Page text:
Such works, and they have occurred in all periods of French history, illustrate the solitude of literary speech. But such speech-solitude, because of its ceremonial aspect, is floodlighted. Its contrived effect, so carefully planned to provoke, hold, subjugate and enchant, may often appear a pure theatricality. The writer in the French tradition resembles a performing artist. In French schools the primary literary exercise is that of textual explication, by which a single page of a writer is made to serve as a revelation of his particular art and thought, and even the art and thought of his period. Only a very highly selfconscious and even histrionic art permits such examination and such treatment, whereby a novelist is studied not in his novel, but in a single paragraph from his novel, and a poet is studied in a single sonnet. This habit of study has helped to convert French literature into a series of celebrated set-pieces. Renan is known for his prayer on the Acropolis and Proust for the passage on the madeleine cake dipped in a cup of linden tea.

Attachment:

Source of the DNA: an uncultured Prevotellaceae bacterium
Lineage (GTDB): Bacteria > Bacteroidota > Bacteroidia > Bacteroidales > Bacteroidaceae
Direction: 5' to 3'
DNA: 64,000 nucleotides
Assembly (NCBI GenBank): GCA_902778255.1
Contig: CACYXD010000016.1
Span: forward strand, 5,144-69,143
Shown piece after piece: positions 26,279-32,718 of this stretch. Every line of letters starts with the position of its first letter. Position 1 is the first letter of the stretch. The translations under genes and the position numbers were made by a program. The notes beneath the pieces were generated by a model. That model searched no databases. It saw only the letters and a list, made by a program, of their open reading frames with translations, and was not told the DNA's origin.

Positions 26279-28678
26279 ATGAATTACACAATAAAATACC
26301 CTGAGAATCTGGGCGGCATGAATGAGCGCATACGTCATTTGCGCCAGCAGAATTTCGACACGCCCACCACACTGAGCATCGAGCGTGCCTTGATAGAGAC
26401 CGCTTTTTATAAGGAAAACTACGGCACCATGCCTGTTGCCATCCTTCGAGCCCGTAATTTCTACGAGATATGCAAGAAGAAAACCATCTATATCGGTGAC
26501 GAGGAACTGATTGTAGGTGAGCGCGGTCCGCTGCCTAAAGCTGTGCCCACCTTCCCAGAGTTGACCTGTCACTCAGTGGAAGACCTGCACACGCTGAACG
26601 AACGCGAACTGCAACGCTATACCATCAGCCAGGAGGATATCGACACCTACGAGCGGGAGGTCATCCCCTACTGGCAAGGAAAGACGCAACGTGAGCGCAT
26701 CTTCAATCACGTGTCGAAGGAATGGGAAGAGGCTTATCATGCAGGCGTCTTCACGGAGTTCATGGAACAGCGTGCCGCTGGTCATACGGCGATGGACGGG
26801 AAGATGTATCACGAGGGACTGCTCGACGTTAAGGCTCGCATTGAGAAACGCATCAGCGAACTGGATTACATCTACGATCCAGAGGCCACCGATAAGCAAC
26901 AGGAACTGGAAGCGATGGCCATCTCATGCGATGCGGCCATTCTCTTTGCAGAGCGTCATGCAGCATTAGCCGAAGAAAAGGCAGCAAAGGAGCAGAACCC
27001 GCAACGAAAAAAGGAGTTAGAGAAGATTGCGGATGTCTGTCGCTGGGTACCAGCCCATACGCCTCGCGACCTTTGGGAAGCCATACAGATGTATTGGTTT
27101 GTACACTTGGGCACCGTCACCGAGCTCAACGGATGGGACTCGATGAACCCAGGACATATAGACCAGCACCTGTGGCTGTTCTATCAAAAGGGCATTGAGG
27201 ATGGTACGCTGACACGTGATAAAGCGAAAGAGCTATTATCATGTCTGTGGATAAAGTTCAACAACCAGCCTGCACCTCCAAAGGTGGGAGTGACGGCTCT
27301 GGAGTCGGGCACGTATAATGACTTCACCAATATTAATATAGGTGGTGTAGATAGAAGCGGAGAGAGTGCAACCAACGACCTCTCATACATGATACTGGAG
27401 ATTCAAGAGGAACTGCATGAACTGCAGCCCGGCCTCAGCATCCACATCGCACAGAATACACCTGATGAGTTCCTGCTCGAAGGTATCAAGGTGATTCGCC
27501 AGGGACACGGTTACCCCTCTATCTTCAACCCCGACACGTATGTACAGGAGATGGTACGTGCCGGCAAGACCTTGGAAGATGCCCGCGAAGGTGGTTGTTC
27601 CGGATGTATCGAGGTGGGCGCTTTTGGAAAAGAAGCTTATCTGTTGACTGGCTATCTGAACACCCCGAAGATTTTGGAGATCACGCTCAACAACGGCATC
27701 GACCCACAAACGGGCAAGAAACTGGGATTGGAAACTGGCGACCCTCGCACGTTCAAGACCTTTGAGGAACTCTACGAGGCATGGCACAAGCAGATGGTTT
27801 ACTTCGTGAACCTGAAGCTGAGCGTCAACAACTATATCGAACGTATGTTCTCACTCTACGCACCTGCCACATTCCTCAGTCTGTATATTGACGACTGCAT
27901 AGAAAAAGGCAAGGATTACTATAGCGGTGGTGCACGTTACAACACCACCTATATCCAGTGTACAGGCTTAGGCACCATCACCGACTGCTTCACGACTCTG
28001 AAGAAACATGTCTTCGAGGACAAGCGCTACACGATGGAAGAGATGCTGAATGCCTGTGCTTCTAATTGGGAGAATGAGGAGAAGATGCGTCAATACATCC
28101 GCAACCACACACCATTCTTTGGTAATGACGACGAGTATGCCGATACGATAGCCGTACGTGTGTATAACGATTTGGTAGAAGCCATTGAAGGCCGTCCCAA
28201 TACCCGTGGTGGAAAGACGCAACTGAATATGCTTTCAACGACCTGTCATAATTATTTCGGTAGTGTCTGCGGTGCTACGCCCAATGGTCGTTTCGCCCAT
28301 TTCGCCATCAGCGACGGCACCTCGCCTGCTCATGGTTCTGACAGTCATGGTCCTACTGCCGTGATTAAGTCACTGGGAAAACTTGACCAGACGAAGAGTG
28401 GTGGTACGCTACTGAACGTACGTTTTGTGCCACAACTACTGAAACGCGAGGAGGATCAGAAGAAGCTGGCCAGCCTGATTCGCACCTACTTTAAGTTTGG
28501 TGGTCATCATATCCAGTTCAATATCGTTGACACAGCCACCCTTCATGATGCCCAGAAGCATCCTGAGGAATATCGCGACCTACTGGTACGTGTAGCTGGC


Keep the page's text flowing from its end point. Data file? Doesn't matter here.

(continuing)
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| A single page can be separated from its book and exist autonomously in its own brilliance, in much the same way as a speech in a French conversation may be taken out of its context and seen to be a distinct and singular creation. At French dinner parties the general effect may be that of conversation, or at times of hubbub, but when listened to more attentively, the conversation of each dinner guest will be seen to be a monologue, recited both simultaneously and independently. French eloquence, whether written or spoken under the stimulus of a physically present public, is expression ritualistically conceived.